Home > Uncategorized > Charge Against Substitute Teacher in Richmond VA Exemplifies Challenges of Public Schools

Charge Against Substitute Teacher in Richmond VA Exemplifies Challenges of Public Schools

In scanning the Google Public Education feed this morning I came across two articles from Richmond VA news outlets reporting that a substitute teacher was charged with inappropriately touching a child under the age of 12. Both of them, from the Richmond Post-Dispatch and from Richmond.com featured a picture of the substitute, and both covered pretty much the same information. These articles brought to mind several similar incidents that occurred during my career, most of which happened before the advent of the 24/7 new cycle and the ubiquitous on-line reporting of everything. The two articles drove home couple of overarching points that I may not have made before in this blog:

  • The 24/7 news cycle creates a demand for content: On a given day a story like this might not find its way into the news cycle immediately because of breaking national news or an international event like the fire in the London high-rise that killed innumerable individuals. On the other hand, on another given day this might become the headline story because no newsworthy events occurred.
  • Local events are now national news: The fact that I read two articles about an incident in Richmond VA in my home in New Hampshire illustrates this reality… and whenever I read a story like this I wonder how many similar stories like this were diligently reported in, say, Virginia but never shared with people who live 700 miles away.
  • Public employees are subjected to public scrutiny more than private employees: If this incident involved a McDonalds or a Walmart employee it might never find the light of day. Schools have mandated reporting requirements that protect children, but employers do not have the same kinds of reporting requirements which means they might decide to handle an incident like this “in house” by dismissing the employee instead of going through lengthy process of charging him or her. One of the reasons I am unalterably opposed to de-regulation of charter schools is that likelihood that one of the regulations they might seek to dodge is the one that mandates reporting of these kinds of incidents and allegations.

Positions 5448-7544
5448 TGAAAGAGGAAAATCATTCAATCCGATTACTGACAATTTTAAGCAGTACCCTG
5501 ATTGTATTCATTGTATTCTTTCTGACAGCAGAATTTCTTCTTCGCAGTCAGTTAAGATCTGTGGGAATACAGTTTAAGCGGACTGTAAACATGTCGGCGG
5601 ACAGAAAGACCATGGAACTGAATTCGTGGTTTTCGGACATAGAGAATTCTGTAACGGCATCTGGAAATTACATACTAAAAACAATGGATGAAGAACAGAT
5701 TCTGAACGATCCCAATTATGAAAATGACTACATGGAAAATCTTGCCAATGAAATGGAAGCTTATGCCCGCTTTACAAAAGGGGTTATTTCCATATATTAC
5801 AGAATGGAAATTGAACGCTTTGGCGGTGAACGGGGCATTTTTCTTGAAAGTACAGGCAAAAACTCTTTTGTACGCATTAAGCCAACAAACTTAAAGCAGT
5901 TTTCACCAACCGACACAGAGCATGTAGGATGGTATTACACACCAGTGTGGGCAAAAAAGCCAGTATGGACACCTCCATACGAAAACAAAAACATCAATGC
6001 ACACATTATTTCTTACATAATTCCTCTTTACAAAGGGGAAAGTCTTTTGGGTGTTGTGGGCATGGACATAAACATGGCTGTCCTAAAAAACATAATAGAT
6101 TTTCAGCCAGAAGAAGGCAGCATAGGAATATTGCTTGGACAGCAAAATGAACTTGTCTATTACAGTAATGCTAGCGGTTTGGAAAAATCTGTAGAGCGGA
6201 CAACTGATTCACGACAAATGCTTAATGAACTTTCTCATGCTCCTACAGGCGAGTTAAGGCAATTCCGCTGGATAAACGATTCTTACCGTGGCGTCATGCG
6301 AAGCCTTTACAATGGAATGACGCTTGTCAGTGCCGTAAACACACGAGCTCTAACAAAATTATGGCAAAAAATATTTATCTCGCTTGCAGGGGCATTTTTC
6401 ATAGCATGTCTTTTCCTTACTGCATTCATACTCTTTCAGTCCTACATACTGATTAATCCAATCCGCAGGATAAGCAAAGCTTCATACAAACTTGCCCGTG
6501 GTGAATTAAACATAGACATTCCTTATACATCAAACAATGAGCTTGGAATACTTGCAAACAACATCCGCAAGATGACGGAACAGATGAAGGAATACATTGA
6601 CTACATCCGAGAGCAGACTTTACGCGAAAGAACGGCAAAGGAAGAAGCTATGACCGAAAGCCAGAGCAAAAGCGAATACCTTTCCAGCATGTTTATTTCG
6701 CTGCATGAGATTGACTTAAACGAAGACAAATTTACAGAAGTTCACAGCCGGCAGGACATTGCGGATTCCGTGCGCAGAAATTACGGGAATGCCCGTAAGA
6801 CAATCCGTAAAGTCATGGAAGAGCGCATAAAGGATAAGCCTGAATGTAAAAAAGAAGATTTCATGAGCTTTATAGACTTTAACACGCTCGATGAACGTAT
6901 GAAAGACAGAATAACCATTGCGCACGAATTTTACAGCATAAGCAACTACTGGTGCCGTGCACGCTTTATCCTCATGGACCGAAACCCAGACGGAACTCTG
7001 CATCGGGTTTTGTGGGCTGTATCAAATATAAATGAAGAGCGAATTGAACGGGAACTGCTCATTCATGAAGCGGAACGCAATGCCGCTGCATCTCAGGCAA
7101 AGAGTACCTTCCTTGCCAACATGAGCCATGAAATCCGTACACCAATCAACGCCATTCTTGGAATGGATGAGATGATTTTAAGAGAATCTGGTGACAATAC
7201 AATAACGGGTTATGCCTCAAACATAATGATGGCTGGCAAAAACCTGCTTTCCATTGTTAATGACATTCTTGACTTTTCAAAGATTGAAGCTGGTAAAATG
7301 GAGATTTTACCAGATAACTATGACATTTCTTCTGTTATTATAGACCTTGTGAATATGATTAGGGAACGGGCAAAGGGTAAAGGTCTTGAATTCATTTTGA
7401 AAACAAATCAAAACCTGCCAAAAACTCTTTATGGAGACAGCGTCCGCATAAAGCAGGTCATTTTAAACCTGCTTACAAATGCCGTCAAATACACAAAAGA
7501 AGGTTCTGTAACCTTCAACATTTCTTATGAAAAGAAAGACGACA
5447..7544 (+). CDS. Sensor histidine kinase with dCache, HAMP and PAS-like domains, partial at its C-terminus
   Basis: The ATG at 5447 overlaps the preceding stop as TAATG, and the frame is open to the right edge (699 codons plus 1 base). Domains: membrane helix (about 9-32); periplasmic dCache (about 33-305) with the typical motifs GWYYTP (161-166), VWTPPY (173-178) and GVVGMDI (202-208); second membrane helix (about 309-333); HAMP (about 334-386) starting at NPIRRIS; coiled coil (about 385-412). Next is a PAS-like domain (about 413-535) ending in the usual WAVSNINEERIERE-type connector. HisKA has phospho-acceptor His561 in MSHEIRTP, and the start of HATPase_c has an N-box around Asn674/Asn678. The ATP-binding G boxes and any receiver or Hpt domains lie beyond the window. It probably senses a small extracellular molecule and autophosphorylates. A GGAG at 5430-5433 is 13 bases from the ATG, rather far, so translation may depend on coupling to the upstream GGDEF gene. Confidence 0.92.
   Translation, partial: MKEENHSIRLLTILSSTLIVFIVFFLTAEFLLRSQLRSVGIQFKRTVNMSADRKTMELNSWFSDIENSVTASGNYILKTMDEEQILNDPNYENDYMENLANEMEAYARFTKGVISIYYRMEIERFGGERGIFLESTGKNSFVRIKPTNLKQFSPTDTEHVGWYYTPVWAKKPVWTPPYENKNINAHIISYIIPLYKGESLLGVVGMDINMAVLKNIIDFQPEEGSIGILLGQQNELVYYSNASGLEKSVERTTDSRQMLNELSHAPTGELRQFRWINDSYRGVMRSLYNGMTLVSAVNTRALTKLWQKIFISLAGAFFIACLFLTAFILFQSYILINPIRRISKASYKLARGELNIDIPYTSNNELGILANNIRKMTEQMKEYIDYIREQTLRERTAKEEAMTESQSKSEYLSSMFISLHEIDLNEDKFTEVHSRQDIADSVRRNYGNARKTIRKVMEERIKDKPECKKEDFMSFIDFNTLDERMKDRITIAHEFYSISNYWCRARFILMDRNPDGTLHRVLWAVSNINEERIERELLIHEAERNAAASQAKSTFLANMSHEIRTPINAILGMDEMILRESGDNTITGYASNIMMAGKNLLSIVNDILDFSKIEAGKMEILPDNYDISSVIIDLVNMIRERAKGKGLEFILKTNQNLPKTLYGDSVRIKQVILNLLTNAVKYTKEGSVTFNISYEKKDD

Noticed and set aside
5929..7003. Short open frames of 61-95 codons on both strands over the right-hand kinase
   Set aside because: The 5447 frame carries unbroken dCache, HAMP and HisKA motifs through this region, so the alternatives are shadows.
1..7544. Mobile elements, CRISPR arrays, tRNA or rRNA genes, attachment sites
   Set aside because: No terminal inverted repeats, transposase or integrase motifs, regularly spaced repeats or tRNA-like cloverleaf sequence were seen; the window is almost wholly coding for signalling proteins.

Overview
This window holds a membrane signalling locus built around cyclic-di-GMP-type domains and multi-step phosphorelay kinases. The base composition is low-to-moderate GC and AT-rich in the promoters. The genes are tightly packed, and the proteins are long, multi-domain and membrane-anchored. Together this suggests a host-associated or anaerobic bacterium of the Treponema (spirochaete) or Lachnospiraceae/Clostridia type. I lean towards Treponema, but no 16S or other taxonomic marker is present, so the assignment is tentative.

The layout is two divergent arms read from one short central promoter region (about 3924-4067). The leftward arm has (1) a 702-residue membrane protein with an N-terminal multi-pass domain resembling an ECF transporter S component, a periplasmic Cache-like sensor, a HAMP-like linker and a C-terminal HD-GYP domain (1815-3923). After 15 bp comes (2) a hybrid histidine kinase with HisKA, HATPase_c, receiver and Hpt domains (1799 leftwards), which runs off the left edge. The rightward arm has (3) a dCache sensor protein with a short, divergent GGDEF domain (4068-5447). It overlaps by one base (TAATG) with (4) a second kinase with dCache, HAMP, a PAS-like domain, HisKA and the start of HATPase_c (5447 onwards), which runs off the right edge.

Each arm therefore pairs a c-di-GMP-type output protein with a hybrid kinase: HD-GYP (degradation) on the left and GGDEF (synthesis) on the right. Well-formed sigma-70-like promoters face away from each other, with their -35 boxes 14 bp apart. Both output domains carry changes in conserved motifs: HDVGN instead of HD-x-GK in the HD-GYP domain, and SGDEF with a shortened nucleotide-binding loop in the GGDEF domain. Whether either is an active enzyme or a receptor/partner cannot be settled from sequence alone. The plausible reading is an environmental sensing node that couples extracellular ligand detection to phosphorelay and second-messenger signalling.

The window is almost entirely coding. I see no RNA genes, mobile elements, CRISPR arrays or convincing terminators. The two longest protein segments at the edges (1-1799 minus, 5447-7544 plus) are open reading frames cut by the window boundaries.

• Some media outlets will use allegations like this to reinforce their anti-public school bias: I can imagine that the Richmond Fox News outlet will likely trumpet a storyline like this. It reinforces their narrative that public schools are dangerous and failing insitutiitions where the administrators do not take the time to vet their employees.
  • Placing a picture in a news story alleging wrongdoing does irreversible harm: After reading the story and the comments, it is evident that the accusation against this substitute might be baseless. For the accused, though, the damage has been done. His name has been besmirched and his identification as a child molester reinforced.
  • The nationalization of what was once local news increases polarization: Stories like these amplify whatever belief system the reader holds. The comment sections of this article and virtually every other article I read in mainstream media are a good illustration of how this plays out… and when a clearly biased news outlet (i.e. Breitbart or Truthdig) selects content they tend to report in a way that reinforces their bias and the biases and prejudices of their readers.

I am glad there is widespread availability of local content: the Google feed provides me with a wider perspective on public education and a wider range of  education news. I only wish that the “good news” reported was about the hundreds of substitutes who do extraordinary work day-after-day and not the one who was alleged to have inappropriately touched one of his students.

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